*This post is a couple weeks overdue. I took my boy scout troop to summer camp and that really set things back. As late as this post is, I think it is still worth documenting these events.
Here in Mount Shasta, the spring of 2022 was surprisingly wet, which was a stroke of good fortune considering how dry the months of January, February and March turned out to be. The wet trend continued into June and, surprisingly, into July. Of the last five weekends, all but one of them have had rain! That amount of precipitation this time of year is certainly unusual.
Things took an unexpected turn over the weekend of the 4th of July. Once again, for the fourth weekend out of five, there was rain. Once again, the temperature dropped low enough on Mount Shasta’s higher elevations that there was another layer of snow. It was a surprising turn of events but one that was welcomed by the community for a variety of reasons. At this point, any precipitation is welcome. It also kept temperatures cool during the 4th of July Run/Walk. It also lessened the possibility that out of town campers might start a fire. Lastly, and best of all to me, it brought lenticulars!
The first lenticular appeared a couple of days before Independence Day. It wasn’t the most perfectly formed specimen but it was a magnificent sight nonetheless, especially high above the lush meadows and green trees that are often missing with other lenticulars that are generally found in fall, winter and early spring.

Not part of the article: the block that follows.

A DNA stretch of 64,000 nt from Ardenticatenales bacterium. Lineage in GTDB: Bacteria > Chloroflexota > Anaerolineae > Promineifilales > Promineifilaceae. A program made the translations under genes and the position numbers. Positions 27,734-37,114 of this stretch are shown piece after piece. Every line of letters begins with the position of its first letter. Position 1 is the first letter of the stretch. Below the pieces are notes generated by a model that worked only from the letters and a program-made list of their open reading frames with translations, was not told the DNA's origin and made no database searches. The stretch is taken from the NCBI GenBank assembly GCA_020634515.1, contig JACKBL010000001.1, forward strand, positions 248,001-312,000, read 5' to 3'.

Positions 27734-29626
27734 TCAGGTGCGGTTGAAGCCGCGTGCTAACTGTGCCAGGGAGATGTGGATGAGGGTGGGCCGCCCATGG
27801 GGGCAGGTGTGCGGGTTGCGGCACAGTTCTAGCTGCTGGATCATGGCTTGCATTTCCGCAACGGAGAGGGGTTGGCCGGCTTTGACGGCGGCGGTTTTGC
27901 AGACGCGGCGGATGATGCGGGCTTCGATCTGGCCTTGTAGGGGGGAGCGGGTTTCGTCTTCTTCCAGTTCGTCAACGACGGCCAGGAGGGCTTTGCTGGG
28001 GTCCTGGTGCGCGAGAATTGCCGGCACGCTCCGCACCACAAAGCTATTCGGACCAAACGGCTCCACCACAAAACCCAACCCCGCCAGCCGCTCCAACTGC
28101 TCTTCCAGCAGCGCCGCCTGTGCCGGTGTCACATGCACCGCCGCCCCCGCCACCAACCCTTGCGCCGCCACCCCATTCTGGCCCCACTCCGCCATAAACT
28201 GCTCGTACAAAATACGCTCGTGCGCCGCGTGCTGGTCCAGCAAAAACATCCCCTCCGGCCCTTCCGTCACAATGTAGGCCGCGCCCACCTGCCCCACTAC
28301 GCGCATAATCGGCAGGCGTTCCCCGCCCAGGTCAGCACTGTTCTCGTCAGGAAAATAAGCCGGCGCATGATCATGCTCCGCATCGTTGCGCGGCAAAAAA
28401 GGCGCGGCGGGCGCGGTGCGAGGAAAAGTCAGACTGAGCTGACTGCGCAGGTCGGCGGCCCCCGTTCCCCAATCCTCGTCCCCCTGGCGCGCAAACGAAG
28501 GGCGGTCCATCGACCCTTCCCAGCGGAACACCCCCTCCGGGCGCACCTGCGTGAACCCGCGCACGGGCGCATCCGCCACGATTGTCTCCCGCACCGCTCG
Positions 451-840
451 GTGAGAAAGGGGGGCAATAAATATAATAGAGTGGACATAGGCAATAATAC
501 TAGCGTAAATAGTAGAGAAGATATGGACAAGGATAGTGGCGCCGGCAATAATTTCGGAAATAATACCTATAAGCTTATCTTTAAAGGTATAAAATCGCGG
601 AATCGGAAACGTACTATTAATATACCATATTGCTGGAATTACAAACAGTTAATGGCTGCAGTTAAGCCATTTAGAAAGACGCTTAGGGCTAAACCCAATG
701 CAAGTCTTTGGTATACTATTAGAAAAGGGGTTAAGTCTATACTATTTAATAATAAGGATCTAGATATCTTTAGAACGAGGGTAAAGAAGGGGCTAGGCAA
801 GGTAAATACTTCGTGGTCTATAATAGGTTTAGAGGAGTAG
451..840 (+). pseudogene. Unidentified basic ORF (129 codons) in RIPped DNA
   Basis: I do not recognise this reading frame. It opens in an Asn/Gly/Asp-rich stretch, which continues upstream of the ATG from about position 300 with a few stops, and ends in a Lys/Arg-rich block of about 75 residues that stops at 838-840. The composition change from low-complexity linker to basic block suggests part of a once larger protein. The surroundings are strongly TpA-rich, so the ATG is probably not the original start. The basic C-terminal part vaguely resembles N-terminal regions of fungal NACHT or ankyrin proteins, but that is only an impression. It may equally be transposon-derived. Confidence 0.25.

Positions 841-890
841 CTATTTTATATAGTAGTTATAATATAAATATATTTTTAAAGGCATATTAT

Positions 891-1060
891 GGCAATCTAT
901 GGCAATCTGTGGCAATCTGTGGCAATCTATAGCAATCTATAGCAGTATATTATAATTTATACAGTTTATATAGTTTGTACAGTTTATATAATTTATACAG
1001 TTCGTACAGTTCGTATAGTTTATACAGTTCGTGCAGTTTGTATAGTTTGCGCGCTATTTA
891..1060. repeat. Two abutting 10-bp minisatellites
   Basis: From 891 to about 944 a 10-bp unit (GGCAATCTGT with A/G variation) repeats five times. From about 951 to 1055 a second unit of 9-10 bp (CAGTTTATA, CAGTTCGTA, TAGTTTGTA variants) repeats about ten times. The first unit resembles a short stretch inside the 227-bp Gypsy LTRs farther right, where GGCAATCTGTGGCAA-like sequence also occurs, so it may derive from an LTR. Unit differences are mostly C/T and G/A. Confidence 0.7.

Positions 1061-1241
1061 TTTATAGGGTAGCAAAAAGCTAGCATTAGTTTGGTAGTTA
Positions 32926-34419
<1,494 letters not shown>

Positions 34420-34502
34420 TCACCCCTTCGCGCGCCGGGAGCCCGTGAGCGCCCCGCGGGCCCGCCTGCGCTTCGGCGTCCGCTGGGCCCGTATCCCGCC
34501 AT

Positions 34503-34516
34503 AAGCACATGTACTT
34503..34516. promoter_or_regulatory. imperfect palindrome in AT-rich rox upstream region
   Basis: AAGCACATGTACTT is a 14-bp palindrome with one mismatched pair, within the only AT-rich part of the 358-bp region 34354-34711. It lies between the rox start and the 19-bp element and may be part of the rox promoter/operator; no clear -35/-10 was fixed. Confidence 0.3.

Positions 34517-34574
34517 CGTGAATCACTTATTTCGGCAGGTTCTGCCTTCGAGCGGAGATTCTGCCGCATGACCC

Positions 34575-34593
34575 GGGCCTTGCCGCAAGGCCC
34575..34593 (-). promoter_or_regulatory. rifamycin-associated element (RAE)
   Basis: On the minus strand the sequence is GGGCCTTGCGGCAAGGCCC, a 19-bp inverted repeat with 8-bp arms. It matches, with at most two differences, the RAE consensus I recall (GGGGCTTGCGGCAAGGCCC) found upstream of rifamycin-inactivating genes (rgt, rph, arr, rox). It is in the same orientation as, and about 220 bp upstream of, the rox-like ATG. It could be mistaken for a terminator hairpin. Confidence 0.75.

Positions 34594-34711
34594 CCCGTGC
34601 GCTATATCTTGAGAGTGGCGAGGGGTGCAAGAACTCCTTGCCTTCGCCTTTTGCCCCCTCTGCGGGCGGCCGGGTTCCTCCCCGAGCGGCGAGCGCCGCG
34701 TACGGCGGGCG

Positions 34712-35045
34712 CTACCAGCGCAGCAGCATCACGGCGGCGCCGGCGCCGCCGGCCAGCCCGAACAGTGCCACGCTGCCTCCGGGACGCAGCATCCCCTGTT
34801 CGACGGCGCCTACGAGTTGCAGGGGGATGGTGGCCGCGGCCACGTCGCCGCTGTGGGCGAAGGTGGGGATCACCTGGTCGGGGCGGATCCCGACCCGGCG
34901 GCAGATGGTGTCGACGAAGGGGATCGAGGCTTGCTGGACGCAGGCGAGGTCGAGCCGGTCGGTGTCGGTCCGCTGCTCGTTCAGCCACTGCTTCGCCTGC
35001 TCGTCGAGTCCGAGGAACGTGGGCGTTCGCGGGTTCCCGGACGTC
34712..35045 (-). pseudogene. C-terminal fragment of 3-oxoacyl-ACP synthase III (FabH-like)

The cloud changing its shape, metamorphizing into a variety of shapes. The stack over the mountain grew and shrank but always maintained some degree of circular shape. Eventually the clouds overtook the mountain and we had a small amount of rain.
The next day the upper reaches of the mountain had a light dusting of snow on it. It wasn’t much but it was unusual to see any new snow on Mount Shasta in July.
On the 4th the clouds continued to produce interesting formations. However, this time the storm moved in with a fair amount of rain, especially after dark. The temperatures were cool down in the valleys so I had a strong suspicion more than a dusting of snow was falling higher up.
My guess proved to be correct, as a strong layer of snow had fallen above 12,000 feet. The mountain had a small but impressive-for-the-season blanket of fresh snow.
It was a moral imperative that I capture the sunset on this new, Independence Day snow. It was a great sight, the pale sheet that covered the summit. I headed up to the old nordic center for a sunset show. The mountain glowed orange as the sun set, the waves of ridges, the folded layers and the fresh snow all highlighted by the low light.
Finally the last light reached the new snow and then quickly faded out. I figured this would be the last sunset on the new snow but it exceeded my expectations and lasted for nearly a week. When I left with my boy scout troop for camp, there was still a vestige of the new snow clinging to the summit.
Though all the new snow is gone now and the temperatures are much higher, the snow from last December is still clinging to the higher elevations. It will likely be mostly bare by the end of August but September often brings the first new snow to Mount Shasta. I certainly hope that is the case this year!